Supporting churches to include people with Autism and Learning Disabilties

It is a privilege to be asked for advice on what a church should do to include people with additional needs. To make them feel welcome, to make them be able to come along each week and it be a place of refuge and strength for them.  The thing is, our church, like most others, are learners…we haven’t got all the answers or got everything right, so I turned to the lovely people of the Additonal Needs Alliance and asked them what advice they would give. This, along with a couple of blogs I have read recently, has helped me put together this post.  So thanks to Beth, Mark, Ruth, Barbara-Anne, Anita, Fiona, Liz, Rachel and Bea!

  1. Have a designated person to oversee and coordinate the support and overall vision of the church for inclusion and practical implementation of support for people with additional needs. This is like a school has a SENCO.  Mark Arnold from Urban Saints made this point.  I agree, all churches should have a SENCO.
  2. Understand what having a child or adult with additional needs in your family is like. It is 24/7.  It is an abundance of love for them standing alongside constant care, worry, sleepless nights and fear for their future. Every day is full on, no day is the same and parents and carers never switch off. They often don’t look after themselves too well (they don’t have time) and often give more of themselves to help others who are carers too.  Sometimes they feel grumpy and can be short of patience with small minded things.   Often they are sleep deprived and coming to church is not a break or a rest. It can be a minefield of fear, anxiety and stress.
  3. Listen to parents and carers.  They know their child best.  They may not yet be experts on the child’s condition, but they are learning.  However, do not tell them what you know; as often what we know is a generalisation;  but ask them if you can learn alongside them.  Even though I am an autism specialist teacher, I will always ask a parent how autism looks in their child, because each autistic person is uniquely autistic.
  4. Listen to the child or adult with additional needs. They know themselves best. They know what they like and don’t like. If they cannot speak, spend time watching them and learning how they communicate.  Think highly of what they can understand and achieve.  They have gifts that the church can be blessed with.  Jesus has a place in his body for them too and it cannot function well without them.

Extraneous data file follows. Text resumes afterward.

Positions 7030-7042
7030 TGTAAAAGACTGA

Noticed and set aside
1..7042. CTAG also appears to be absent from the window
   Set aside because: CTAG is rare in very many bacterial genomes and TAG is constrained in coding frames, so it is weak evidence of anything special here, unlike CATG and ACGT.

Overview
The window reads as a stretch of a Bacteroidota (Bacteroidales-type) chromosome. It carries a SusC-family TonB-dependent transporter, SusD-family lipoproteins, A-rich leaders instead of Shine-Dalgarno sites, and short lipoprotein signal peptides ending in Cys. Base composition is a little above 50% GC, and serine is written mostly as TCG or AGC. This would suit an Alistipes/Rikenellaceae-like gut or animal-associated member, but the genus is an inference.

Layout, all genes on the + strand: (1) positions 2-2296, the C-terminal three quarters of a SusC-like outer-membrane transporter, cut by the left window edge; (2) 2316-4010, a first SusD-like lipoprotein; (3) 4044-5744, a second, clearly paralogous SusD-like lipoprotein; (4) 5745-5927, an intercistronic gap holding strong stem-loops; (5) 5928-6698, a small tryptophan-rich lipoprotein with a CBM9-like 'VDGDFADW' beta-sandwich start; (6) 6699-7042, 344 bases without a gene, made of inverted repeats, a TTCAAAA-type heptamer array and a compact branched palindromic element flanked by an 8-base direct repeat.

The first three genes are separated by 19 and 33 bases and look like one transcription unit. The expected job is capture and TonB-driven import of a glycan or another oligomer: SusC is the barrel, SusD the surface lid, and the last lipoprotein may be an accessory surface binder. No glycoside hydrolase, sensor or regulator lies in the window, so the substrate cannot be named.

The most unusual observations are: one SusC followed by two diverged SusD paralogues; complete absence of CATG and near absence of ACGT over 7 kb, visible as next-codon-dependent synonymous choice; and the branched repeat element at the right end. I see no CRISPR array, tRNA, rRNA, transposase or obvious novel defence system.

5. Don’t let your congregation judge. Don’t even let one little “tut” come out of anyone’s mouth! Parents and carers of people with additional needs get plenty of that out there, in society.  It has no place in Jesus’ church.
  6. When you have listened you can ask some practical and patient questions. What works for you?  What works at their school or daycare centre? Is there any of these things that we could do to make church better and easier?
  7. Do….The things you can from the answers above. One small thing can make a huge difference to the child or adult with additional needs and to their family or carers. When you’ve done one thing, don’t think you have done it and can ignore them from then on…do another thing…and another.
  8. Consider getting good training for church leaders.  (Everyone who leads or volunteers for anything!) Have speakers who have additional needs.  Keep talking about diversity and learn together.  Prospects, Through the Roof, Liveability, Torch Trust, and others can be found on the Churches for All website.  Urban Saints do a great training course called All Inclusive and is highly recommended.  All these will provide or find training for you.  The local special school may have some Christian staff who would be willing to help or do some training for you.
  9. Keep reviewing how you are supporting the child/adult and their family or carer. Ask them how you are doing. Ask the people they talk to, just in case you get “I’m fine”. We all know “I’m fine” doesn’t mean everything is ok, it often means ” I don’t want to make a fuss”.  Encourage them and a friend of theirs to be more honest.